Research has confirmed the link between the intestinal microbiome and a variety of chronic diseases such as inflammatory bowel disease, type 2 diabetes, cardiovascular disease and colorectal cancer, autoimmune conditions, asthma, behavioural diseases and obesity.

It is becoming increasingly clear that caring for the bacteria within our gut is fundamentally important for our health and for protecting us against disease.

References

Avershina, E., Storrø, O., Øien, T., Johnsen, R., Pope, P. and Rudi, K., 2013. Major faecal microbiota shifts in composition and diversity with age in a geographically restricted cohort of mothers and their children. FEMS Microbiology Ecology, 87(1), Available from: https://pubmed.ncbi.nlm.nih.gov/24112053/

Durack, J. and Lynch, S., 2018. The gut microbiome: Relationships with disease and opportunities for therapy. Journal of Experimental Medicine, 216(1), Available from: https://www.ncbi.nlm.nih.gov/pmc/articles/PMC6314516/

Hasan, N. and Yang, H., 2019. Factors affecting the composition of the gut microbiota, and its modulation. PeerJ, 7, Available from: https://www.ncbi.nlm.nih.gov/pmc/articles/PMC6699480/

Jakobsson, H., Abrahamsson, T., Jenmalm, M., Harris, K., Quince, C., Jernberg, C., Björkstén, B., Engstrand, L. and Andersson, A., 2013. Decreased gut microbiota diversity, delayed Bacteroidetes colonisation and reduced Th1 responses in infants delivered by Caesarean section. Gut, 63(4), Available from: https://pubmed.ncbi.nlm.nih.gov/23926244/

Klingensmith, N. and Coopersmith, C., 2016. The Gut as the Motor of Multiple Organ Dysfunction in Critical Illness. Critical Care Clinics, 32(2), Available from: https://pubmed.ncbi.nlm.nih.gov/27016162/

Kristensen, N., Bryrup, T., Allin, K., Nielsen, T., Hansen, T. and Pedersen, O., 2016. Alterations in fecal microbiota composition by probiotic supplementation in healthy adults: a systematic review of randomized controlled trials. Genome Medicine, 8(1). Available from: https://genomemedicine.biomedcentral.com/articles/10.1186/s13073-016-0300-5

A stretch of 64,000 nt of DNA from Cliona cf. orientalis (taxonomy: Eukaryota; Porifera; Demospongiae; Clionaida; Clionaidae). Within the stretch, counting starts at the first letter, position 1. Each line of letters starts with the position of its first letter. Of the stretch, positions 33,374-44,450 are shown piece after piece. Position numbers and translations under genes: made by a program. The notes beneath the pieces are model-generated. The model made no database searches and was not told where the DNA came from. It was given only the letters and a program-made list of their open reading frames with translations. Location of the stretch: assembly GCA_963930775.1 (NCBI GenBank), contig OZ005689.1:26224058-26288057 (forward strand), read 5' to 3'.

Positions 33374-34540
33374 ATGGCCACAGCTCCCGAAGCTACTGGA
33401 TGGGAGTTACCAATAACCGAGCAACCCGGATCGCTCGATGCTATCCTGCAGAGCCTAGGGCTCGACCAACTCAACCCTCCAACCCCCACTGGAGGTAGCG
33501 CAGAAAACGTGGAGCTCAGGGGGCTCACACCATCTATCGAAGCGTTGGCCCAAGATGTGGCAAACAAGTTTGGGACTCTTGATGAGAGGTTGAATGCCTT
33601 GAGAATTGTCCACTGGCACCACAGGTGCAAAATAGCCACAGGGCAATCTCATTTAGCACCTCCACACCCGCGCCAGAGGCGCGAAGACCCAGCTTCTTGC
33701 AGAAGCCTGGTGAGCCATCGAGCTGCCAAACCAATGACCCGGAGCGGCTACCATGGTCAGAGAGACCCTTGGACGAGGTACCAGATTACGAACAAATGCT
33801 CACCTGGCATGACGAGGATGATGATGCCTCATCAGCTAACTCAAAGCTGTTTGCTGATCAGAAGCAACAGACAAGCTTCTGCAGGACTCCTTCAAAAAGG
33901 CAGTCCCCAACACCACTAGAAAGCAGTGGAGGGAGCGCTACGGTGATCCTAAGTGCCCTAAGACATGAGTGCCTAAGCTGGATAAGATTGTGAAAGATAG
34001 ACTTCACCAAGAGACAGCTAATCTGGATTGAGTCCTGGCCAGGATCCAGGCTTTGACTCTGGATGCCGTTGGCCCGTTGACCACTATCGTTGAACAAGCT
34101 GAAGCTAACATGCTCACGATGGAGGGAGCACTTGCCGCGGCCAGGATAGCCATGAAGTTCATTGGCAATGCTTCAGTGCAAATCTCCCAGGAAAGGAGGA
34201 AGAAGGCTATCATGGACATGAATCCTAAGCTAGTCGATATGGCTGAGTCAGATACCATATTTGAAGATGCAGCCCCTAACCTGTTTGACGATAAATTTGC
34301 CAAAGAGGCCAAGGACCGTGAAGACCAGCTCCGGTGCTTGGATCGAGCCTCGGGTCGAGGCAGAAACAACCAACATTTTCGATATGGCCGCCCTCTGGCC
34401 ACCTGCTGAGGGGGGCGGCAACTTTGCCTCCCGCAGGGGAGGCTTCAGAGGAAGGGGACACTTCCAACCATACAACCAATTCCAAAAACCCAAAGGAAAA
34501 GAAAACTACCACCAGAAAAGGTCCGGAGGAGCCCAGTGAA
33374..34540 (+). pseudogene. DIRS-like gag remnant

Lozupone, C., Stombaugh, J., Gordon, J., Jansson, J. and Knight, R., 2012. Diversity, stability and resilience of the human gut microbiota. Nature, 489(7415), Available from: https://www.ncbi.nlm.nih.gov/pmc/articles/PMC3577372/

Quraishi, M., Sergeant, M., Kay, G., Iqbal, T., Chan, J., Constantinidou, C., Trivedi, P., Ferguson, J., Adams, D., Pallen, M. and Hirschfield, G., 2016. The gut-adherent microbiota of PSC–IBD is distinct to that of IBD. Gut, 66(2), Available from: https://pubmed.ncbi.nlm.nih.gov/27196590/

Rowland, I., Gibson, G., Heinken, A., Scott, K., Swann, J., Thiele, I. and Tuohy, K., 2017. Gut microbiota functions: metabolism of nutrients and other food components. European Journal of Nutrition, 57(1), Available from: https://pubmed.ncbi.nlm.nih.gov/28393285/

Thursby, E. and Juge, N., 2017. Introduction to the human gut microbiota. Biochemical Journal, 474(11), Available from: https://www.ncbi.nlm.nih.gov/pmc/articles/PMC5433529/

Grace Carey-Caton, Nutritional Therapist

Grace Carey-Caton is a Registered & Licensed Nutritionist (mBANT) (rCNHC). Her clinic is London based and she specialises in Gut Health and Female Health.